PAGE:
National Treasury has welcomed and noted the key risks identified and proposed policy recommendations by the International Monetary Fund (IMF) during a recent visit to the country.
The IMF visited South Africa from May 27-31 2019 and met with government, the South African Reserve Bank, state-owned enterprises (SOEs), business and academia to discuss economic developments in the country.
According to the Government News Agency, officials from the IMF travel to South Africa twice a year as part of their surveillance function.
However, it should be noted that the visit does not result in a board discussion or publishing of a report on South Africa’s economy.
In a statement issued after the visit, the IMF, in its main findings, found that South Africa’s growth outlook was dependent on the pace of implementation of structural reforms such as strengthening governance, encouraging competition, increasing labour market flexibility, and reducing the cost of doing business.
“South Africa’s fiscal deficit is set to worsen primarily due to South Africa’s growth outlook, which will put additional pressure on debt levels. A major risk to South Africa’s growth is the weak finances and operations of SOEs, especially Eskom,” read part of the statement.
The IMF also found that inflation has remained at or below the midpoint of the official target range and financial stability has been maintained.
National Treasury in a statement said the South African government was cognisant of this and work was underway to address them.
Since South Africa’s last IMF Article IV Consultation (May 28-June 11, 2018), steady progress has been made with regards to structural reforms.
Among these is the published Mining Charter, which assisted in providing regulatory certainty. This was after government withdrew the Mineral and Petroleum Resources Development Amendment Bill.
“This was positively received by both domestic and international investors and subsequently, South Africa gained 27 places under the Policy Perception Index and also made gains under the overall Investment Attractiveness Index in the Frasier Institute’s most recent Mining Investment Survey (2018).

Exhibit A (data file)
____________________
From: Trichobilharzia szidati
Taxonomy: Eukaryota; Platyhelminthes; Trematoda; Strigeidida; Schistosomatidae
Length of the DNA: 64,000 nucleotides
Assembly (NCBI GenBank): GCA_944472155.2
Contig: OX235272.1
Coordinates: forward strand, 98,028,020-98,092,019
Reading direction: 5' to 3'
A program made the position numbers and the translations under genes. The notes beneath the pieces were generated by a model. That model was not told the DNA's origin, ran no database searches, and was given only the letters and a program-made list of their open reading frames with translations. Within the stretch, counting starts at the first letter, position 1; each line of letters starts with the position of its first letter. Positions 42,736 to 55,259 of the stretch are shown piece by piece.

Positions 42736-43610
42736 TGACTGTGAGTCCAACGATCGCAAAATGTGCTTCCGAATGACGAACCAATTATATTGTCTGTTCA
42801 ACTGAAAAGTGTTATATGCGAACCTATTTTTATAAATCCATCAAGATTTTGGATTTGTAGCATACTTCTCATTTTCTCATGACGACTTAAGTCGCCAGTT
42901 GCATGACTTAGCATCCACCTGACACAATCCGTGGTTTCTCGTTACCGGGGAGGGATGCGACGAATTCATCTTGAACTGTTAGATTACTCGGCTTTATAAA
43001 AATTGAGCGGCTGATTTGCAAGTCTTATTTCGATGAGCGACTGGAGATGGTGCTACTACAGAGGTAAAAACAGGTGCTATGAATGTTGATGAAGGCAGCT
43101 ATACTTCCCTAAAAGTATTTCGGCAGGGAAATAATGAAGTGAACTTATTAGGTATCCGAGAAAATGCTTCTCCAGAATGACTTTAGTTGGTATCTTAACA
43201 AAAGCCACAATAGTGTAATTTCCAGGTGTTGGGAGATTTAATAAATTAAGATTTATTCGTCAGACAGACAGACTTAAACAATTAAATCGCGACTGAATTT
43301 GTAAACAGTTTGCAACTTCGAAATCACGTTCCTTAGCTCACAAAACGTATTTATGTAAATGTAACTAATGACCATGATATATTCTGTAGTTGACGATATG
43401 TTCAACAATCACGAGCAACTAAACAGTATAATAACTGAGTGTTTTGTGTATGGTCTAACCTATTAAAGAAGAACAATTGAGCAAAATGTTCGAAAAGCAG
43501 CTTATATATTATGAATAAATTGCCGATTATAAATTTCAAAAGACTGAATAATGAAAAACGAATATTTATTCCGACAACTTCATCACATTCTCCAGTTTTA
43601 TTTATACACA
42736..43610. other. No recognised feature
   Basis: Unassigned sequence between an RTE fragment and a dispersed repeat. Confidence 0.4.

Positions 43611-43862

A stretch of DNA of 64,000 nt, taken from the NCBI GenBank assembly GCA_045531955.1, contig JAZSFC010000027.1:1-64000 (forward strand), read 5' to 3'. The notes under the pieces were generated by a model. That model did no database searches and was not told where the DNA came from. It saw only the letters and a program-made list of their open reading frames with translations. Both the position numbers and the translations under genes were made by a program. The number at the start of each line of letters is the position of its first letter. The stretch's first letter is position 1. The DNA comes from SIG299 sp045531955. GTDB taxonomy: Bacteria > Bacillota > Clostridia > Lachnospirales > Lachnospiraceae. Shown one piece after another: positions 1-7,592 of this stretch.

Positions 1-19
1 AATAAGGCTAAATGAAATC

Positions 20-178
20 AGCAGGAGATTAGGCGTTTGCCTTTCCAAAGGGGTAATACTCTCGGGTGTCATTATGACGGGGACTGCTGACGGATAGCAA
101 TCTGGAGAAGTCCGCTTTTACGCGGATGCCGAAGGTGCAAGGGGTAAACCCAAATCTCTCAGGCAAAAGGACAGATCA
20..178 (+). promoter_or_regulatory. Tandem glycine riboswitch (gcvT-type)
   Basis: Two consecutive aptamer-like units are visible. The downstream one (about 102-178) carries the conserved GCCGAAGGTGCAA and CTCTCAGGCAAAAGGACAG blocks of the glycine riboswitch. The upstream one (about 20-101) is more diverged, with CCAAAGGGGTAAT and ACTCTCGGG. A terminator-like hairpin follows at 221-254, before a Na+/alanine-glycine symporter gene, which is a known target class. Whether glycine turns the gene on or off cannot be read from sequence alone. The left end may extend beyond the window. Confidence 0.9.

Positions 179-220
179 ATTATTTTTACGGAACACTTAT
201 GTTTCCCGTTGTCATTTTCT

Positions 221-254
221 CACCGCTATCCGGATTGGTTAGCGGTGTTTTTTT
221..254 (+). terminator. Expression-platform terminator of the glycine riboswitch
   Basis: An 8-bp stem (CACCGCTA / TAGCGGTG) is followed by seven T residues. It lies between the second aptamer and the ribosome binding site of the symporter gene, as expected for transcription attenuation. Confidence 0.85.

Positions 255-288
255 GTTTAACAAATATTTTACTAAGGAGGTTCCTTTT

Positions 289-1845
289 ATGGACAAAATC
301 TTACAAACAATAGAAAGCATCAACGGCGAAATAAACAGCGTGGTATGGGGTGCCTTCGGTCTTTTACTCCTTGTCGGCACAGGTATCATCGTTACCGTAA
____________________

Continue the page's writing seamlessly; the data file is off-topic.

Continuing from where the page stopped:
“On the Investment Attractiveness Index, South Africa improved its ranking from 48 in 2017 to 43 out of 83 jurisdictions surveyed in 2018,” said National Treasury.
Another intervention was that of President Cyril Ramaphosa in February signing into law the Competition Amendment Bill. This is in an effort to further empower the competition authorities to address the high levels of economic concentration and open new opportunities for South Africans to enter and compete on an equal footing in various sectors in the economy.
“Improving governance is also a key focus. South Africa has announced board changes at SOEs and is also addressing financial management challenges, specifically at Eskom. Various measures are being finalised, including restructuring of the utility to turn it around,” Treasury said.
Government has also re-emphasised its commitment to reduce the deficit and stabilise debt, as highlighted in the 2019 budget.
“On the revenue side, measures have been introduced to improve the capabilities of the South African Revenue Service (Sars). A new Sars Commissioner has been appointed and the Sars Large Business Centre has been re-established to make tax compliance easier,” Treasury said. -Citizen